Permissions can be set on Files and Folders with CACLS
Permissions can be None, Read, Change or Full
'Full' being the same as 'Change'' plus the right to administer e.g. grant additional users rights to read the file.
Permissions can be assigned to individual users or to groups.
If a user has no rights to the files in a folder the security tab in the GUI will not appear (if you have no rights to even list the file names then you have no rights to list the security attributes either.)
Ownership of a file will override all access permissions - administrators can take ownership of any file. SUBINACL can change ownership from the command line.
Newly created files will be owned by the account used to create them (unless the account is an administrator).
There are 4 types of group: Local Machine, Local Domain, Global Domain, Universal
Control Panel - admin tools - computer management - local users
( not available on a Domain Controller )
or from the command line... NET localgroup
Control Panel - admin tools - Active directory users and computers - Users
or from the command line... NET localgroup /domain NET group /domain
A recommended arrangement is to assign file and print permissions with one set of groups (Resources), and assign user membership with a separate set of groups (Teams), then assign rights by making each team group a member of the relevant resource group(s).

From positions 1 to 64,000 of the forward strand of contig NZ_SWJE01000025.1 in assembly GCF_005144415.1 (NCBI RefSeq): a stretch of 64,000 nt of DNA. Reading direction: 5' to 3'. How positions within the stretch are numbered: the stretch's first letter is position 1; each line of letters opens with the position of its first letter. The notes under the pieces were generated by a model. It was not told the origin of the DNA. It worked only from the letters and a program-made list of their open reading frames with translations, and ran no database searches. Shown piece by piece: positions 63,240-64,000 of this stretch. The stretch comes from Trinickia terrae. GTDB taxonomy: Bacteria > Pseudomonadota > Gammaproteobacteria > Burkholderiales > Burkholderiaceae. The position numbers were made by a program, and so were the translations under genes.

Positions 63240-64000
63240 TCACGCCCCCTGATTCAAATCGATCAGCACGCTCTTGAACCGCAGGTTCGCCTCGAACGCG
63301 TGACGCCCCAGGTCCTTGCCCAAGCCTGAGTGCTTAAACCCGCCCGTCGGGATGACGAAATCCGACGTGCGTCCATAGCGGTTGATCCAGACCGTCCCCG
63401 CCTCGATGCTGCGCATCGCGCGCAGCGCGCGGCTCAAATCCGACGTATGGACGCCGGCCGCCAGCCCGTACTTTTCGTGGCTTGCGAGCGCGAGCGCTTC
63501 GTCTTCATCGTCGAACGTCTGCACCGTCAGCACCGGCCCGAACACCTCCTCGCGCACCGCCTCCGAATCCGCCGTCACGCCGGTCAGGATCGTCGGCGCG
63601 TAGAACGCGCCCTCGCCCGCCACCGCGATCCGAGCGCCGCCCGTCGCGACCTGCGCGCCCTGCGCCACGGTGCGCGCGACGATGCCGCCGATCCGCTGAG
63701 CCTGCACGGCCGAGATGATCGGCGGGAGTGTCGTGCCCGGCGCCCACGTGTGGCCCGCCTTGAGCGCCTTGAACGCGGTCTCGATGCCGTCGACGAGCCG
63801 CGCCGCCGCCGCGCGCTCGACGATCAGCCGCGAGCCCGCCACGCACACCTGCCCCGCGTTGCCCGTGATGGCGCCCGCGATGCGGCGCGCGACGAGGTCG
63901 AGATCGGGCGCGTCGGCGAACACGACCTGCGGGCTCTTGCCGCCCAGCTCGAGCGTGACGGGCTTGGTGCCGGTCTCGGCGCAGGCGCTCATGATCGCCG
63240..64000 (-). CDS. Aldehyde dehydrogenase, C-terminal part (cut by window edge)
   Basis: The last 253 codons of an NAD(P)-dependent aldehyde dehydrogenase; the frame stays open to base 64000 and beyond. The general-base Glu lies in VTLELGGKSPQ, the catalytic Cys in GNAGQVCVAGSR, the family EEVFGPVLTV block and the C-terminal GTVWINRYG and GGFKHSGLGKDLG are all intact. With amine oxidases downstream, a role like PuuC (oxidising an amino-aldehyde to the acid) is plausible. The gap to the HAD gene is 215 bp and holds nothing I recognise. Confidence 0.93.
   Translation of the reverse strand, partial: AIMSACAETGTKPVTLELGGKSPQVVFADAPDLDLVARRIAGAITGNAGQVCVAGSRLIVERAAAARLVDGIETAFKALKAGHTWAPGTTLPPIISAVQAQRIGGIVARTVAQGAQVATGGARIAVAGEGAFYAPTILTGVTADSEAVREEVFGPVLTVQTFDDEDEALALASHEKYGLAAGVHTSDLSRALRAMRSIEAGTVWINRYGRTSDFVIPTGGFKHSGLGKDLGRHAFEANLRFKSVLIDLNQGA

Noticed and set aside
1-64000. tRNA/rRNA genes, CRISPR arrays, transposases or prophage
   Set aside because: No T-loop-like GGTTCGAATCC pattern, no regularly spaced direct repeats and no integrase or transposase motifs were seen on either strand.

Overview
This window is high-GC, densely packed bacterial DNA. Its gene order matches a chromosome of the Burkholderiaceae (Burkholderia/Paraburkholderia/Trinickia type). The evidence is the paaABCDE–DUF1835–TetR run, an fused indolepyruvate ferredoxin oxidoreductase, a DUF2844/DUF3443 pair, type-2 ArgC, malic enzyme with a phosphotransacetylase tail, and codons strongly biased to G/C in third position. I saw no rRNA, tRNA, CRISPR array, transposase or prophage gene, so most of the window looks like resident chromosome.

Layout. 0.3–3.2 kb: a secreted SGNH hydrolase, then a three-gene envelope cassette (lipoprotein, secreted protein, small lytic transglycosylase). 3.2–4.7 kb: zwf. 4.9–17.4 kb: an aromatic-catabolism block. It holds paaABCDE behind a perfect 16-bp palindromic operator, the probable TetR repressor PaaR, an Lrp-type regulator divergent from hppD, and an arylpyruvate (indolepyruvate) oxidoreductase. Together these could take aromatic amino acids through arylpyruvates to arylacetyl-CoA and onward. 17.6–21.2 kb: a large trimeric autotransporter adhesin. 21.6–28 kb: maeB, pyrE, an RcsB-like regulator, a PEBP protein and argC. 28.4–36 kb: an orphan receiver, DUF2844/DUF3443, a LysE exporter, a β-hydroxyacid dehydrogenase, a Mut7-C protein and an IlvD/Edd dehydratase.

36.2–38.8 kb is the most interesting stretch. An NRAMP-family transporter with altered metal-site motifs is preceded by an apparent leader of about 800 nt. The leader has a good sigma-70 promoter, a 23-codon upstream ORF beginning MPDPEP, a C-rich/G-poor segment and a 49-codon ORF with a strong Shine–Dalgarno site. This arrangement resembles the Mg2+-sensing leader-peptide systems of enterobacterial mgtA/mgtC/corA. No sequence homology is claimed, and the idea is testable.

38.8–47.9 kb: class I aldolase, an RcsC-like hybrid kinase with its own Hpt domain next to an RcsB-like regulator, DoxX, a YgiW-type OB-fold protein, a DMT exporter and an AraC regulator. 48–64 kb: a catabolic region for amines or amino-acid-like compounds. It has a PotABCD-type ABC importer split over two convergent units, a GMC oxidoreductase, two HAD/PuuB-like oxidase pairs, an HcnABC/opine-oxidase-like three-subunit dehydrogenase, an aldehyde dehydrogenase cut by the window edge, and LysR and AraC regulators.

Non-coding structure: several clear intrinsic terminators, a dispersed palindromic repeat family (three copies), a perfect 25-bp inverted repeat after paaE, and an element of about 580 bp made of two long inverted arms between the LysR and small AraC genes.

- No duplication of file ACLs no matter how many teams are granted access to the folder - this reduces the size of the File Allocation Table - less fragmentation of the FAT will improve fileserver performance.
- Avoid problems where an ACL change fails because some files are open/in use, with this arrangement, most administrative changes can be made by adding and removing Users from Team groups rather than editing ACL's on disk.
- You can view/audit all permissions in Active Directory without having to search through millions of file ACLs - this makes auditing easier.
“Of manners gentle, of affections mild; In wit a man, simplicity a child” - Alexander Pope
Groups - Local Domain groups, Global and Universal groups
Built-in Groups - Built-In Users and Security Groups
Q271876 - Large Numbers of ACEs in ACLs Impair Directory Service Performance (slow logon times)
Q909264 - Naming conventions in Active Directory for computers, domains, sites, and OUs